Oliver Ratmann, M. Kate Grabowski, Matthew Hall, Tanya Golubchik, Chris Wymant, Lucie Abeler-Dörner, David Bonsall, Anne Hoppe, Andrew Leigh Brown, Tulio De Oliveira, Astrid Gall, Paul Kellam, Deenan Pillay, Joseph Kagaayi, Godfrey Kigozi, Thomas C. Quinn, Maria J. Wawer, Oliver Laeyendecker, David Serwadda, Ronald H. Gray, Christophe Fraser, PANGEA Consortium, _ & Rakai Health Sciences Program, _
To prevent new infections with human immunodeficiency virus type 1 (HIV-1) in sub-Saharan Africa, UNAIDS recommends targeting interventions to populations that are at high risk of acquiring and passing on the virus. Yet it is often unclear who and where these ‘source’ populations are. Here we demonstrate how viral deep-sequencing can be used to reconstruct HIV-1 transmission networks and to infer the direction of transmission in these networks. We are able to deep-sequence virus from...

Local Authority Engagement in UK Energy Systems

Margaret Tingey
The Local Engagement in UK Energy Systems (LEUKES) Database is about local authority energy projects. The data being made available is a database of 458 UK local authority energy projects collated from 29 different data sources.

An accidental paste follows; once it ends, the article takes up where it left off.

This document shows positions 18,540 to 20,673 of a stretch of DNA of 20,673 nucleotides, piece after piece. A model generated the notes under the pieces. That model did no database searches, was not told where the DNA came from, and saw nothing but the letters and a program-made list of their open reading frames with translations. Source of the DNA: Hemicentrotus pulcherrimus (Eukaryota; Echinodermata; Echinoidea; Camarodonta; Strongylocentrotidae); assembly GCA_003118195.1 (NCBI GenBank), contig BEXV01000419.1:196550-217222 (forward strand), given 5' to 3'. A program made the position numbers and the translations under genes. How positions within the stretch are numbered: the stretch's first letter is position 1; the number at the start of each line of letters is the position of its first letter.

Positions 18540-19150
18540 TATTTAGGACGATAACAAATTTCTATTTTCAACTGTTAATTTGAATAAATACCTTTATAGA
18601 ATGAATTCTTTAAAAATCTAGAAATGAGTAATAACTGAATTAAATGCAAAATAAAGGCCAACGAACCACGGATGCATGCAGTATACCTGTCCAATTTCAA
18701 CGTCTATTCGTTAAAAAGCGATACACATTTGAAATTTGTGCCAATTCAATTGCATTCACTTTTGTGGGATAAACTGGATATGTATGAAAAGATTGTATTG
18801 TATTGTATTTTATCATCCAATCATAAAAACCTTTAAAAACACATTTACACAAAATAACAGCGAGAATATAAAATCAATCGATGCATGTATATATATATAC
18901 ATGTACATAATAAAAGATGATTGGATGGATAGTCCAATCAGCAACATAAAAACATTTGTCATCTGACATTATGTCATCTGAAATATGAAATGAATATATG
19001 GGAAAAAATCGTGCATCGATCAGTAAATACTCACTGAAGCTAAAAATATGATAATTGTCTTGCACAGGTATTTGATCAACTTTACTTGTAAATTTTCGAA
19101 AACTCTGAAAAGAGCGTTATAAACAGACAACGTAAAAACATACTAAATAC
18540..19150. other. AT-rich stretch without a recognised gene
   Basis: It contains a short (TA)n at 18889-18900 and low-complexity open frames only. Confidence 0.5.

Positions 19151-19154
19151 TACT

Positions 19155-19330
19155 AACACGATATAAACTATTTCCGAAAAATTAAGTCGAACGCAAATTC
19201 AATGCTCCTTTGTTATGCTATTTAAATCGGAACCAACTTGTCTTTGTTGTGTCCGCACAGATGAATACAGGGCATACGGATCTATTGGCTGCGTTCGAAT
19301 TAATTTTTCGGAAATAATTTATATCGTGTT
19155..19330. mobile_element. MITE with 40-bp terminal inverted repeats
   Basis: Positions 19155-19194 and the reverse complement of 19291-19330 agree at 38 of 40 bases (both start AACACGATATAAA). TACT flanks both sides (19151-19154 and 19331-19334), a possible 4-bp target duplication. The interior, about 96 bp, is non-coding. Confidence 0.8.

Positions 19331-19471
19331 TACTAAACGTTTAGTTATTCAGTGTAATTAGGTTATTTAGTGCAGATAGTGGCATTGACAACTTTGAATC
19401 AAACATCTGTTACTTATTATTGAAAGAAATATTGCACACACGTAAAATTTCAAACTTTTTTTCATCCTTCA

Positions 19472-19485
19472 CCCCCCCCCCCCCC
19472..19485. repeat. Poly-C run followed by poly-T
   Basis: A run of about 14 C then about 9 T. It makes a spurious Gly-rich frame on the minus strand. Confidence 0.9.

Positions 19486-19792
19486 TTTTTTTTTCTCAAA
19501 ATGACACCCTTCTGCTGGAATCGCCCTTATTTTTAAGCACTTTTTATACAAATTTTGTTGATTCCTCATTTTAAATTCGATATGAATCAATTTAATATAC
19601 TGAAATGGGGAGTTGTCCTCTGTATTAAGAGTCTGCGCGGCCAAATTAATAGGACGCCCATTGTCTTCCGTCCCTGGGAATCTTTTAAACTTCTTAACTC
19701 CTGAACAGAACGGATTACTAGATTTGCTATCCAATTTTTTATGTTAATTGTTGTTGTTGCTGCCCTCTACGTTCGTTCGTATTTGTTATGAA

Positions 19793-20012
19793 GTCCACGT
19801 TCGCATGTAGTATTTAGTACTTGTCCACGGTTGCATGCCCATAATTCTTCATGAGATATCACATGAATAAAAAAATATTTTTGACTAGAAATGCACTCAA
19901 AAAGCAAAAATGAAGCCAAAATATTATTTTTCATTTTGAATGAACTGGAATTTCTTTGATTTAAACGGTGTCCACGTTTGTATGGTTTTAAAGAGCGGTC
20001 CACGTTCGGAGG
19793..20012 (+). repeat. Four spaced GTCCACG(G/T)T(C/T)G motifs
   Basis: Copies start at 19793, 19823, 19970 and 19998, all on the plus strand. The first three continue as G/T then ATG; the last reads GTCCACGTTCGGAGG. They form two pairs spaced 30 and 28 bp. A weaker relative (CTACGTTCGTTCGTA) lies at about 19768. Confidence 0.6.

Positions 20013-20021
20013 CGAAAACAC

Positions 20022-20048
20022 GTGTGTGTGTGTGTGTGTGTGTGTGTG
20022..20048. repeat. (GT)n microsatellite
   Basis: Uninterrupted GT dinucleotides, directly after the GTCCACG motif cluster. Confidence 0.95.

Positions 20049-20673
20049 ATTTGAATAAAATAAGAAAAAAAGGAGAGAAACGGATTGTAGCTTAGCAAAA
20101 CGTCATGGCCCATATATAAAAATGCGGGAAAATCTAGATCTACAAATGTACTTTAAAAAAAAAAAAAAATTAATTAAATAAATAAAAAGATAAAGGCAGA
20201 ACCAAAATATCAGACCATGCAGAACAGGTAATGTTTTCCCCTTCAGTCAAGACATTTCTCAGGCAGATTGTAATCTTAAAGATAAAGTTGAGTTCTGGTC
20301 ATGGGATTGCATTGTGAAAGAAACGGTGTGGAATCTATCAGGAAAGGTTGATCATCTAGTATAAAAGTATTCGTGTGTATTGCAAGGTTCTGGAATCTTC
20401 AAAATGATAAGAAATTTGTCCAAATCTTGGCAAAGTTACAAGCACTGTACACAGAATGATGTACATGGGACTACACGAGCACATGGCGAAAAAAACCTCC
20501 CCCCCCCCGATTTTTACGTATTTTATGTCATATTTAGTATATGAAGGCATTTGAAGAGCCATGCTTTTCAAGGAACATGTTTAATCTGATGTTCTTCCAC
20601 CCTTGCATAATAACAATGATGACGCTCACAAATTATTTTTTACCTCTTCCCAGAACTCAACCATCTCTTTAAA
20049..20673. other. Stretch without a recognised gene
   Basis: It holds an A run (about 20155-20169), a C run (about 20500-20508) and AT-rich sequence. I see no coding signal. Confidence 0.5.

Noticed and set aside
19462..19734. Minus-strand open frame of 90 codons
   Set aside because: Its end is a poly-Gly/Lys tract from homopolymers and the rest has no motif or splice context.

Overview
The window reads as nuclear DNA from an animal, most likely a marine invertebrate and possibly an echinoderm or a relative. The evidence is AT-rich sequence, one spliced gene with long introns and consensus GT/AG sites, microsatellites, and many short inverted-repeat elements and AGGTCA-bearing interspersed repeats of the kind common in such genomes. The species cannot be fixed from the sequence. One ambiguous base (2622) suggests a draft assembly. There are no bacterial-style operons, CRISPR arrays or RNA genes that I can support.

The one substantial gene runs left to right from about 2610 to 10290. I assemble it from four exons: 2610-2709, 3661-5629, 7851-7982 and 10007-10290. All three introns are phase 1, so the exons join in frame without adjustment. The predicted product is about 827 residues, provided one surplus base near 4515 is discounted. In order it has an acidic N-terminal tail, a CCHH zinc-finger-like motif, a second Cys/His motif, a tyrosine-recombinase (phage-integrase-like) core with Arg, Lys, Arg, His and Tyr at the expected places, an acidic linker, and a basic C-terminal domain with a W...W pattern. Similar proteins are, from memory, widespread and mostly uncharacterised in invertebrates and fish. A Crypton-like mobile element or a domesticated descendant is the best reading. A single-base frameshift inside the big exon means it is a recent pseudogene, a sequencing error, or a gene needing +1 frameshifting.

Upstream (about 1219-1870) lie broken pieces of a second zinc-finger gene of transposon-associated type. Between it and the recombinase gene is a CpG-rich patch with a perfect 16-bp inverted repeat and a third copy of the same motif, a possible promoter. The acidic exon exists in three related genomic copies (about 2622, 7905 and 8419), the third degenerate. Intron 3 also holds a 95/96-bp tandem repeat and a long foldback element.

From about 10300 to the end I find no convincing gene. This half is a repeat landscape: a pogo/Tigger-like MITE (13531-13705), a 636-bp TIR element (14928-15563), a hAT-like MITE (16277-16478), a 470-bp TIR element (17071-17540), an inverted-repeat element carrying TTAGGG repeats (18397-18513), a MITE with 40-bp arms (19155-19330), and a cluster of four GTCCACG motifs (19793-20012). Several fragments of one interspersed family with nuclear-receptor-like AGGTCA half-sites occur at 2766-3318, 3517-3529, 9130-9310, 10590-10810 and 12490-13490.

Registration Year

  • 2019
    17

Resource Types

  • Dataset
    15
  • Text
    2

Affiliations

  • University of Edinburgh
    17
  • University of Leeds
    3
  • University of Glasgow
    2
  • University of Cambridge
    2
  • University of Aberdeen
    2
  • University of Lisbon
    2
  • University of Exeter
    2
  • University of Oxford
    2
  • University of Bath
    1
  • Victoria University of Wellington
    1
  • Sun Yat-sen University
    1
  • The University of Texas at Austin
    1
  • University of Strathclyde
    1
  • UK Centre for Ecology & Hydrology
    1
  • State University of Norte Fluminense
    1